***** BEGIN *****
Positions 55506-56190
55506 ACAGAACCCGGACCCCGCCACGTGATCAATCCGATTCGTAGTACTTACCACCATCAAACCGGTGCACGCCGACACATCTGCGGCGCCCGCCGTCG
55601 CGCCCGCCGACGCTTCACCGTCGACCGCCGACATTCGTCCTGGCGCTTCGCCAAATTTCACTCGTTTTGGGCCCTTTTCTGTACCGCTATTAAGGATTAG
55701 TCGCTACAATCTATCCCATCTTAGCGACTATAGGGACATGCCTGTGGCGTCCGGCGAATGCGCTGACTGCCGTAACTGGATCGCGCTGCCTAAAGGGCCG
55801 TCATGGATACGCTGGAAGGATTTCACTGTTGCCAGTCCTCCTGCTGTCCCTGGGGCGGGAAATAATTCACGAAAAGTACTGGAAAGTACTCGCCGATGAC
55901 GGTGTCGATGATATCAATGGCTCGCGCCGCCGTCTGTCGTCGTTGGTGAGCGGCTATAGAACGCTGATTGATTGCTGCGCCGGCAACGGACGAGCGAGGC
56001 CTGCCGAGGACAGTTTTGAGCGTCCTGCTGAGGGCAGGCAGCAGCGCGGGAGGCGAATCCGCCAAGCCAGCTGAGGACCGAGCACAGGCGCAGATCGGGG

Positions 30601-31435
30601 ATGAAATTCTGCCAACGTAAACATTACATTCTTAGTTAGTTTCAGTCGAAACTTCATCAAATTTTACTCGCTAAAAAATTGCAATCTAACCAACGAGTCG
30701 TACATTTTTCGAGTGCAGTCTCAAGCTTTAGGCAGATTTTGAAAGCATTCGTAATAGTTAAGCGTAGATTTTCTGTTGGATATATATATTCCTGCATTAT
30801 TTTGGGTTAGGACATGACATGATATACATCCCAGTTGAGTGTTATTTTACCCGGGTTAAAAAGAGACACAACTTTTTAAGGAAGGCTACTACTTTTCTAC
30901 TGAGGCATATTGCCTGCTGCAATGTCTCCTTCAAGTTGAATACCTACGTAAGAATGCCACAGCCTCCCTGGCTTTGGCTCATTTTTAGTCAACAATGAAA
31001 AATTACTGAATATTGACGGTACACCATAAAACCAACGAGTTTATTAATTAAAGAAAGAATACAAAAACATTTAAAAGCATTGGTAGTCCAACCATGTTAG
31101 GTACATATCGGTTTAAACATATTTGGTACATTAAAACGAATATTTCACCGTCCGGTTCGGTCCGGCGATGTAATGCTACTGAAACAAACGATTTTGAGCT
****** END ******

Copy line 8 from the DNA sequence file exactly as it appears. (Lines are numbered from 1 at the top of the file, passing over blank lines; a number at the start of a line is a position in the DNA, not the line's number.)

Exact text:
Positions 30601-31435